Bursting yellow blooms arriving to edge out winter’s brown landscape have, since childhood, made me happy. Each year, if forecasters predict a late winter dusting of snow, I worry over the green stalks whose eager beginnings have already peaked an inch above the soil. And each year, during the weeks when their breathtaking yellow sways in early spring breezes, I remember snippets of long-ago memorized Wordsworth. “My heart with pleasure fills, and dances with the daffodils.” Each year though, when spring marches on, I feel sad as the beauty of my favorite spring flower begins to fade away. The daffodil’s bloom season seems much too short-lived.
But there’s a gift given when the vibrant, happy-faced yellow gives way to withering brown. God’s gift to us in the drying up is this: we’re reminded with each passing day, as the tinge of brown at the edges of lovely petals grows, that as lovely as they are, they are the fruit of perishable seed. We’re reminded to hold on to — to cling only to — the Imperishable.
Peter takes the words of Isaiah 40: 6-8 and calls our minds to think on this truth.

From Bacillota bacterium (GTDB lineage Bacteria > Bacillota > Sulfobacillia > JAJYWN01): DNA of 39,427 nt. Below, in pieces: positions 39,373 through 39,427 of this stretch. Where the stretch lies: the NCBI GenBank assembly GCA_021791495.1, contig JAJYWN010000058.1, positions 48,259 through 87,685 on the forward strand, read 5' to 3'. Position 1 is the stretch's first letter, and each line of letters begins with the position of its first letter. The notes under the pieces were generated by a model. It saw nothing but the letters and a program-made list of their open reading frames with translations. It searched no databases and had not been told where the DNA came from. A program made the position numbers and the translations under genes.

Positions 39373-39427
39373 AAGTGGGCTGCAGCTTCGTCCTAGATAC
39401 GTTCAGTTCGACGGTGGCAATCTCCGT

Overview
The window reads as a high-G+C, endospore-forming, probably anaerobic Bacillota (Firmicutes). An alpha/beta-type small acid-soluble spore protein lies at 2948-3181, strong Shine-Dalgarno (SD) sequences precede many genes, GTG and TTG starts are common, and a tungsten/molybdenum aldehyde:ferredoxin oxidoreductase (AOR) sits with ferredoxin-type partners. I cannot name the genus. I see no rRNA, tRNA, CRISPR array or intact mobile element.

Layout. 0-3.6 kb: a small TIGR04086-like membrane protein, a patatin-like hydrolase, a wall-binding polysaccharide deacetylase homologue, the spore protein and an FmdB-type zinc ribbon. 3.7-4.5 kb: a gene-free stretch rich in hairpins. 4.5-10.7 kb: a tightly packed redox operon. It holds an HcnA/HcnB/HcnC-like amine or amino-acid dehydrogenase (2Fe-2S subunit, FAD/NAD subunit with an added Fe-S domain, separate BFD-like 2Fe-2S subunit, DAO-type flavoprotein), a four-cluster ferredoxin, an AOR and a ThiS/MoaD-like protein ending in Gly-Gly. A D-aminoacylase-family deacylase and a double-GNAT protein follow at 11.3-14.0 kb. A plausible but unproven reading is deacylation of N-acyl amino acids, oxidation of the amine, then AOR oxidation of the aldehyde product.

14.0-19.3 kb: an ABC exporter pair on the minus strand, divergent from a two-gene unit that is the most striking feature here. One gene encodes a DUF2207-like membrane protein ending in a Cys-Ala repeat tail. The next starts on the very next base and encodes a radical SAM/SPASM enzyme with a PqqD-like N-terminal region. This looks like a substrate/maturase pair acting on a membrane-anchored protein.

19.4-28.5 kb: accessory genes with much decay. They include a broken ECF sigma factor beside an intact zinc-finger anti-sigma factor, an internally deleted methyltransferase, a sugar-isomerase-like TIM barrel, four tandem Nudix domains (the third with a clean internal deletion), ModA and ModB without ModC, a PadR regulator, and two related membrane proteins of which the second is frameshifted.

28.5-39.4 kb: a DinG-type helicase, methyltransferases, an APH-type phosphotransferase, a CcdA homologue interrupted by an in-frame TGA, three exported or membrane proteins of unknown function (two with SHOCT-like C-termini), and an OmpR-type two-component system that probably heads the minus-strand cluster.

“… you have been born again, not of perishable seed but of imperishable, through the living and abiding word of God; for
‘All flesh is like grass and all its glory like the flower of grass.
The grass withers, and the flower falls,
but the word of the Lord remains forever.’
And this word is the good news that was preached to you.”
I Peter 1:23-25
So, today as I mourn the fading of temporarily glorious daffodils, I don’t want to only mourn. I want to also marvel in ways that strengthen my faith. I want to marvel at the good news Peter speaks of: that even though my physical body fails as the flower, God has planned an imperishable life for those who have been born again. And I want to remember that that life comes only through the imperishable, living and abiding word of God.
As I drink in the beauty of the last days of this year’s daffodils, I want to be transformed by this truth:
Man, in his utmost flourish and glory, is still a withering, fading, dying creature … Take him in all his glory, even this is as the flower of grass; his wit, beauty, strength, vigour, wealth, honour — these are but as the flower of grass, which soon withers and dies away. The only way to render this perishing creature solid and incorruptible is for him to entertain and receive the word of God; for this remains everlasting truth, and, if received, will preserve him to everlasting life, and abide with him for ever. (Matthew Henry’s Commentary, Vol. VI, Acts to Revelation, MacDonald Publishing Company, p. 1013)
Thank you, Father, for bright yellow flowers waving in the breezes of early spring.
Thank you that when we see them begin to perish — just as we see our own glorious bodies begin to fail — we are reminded to yearn for You alone. To long for You, the Imperishable One, who gives imperishable life through your living, never failing Word.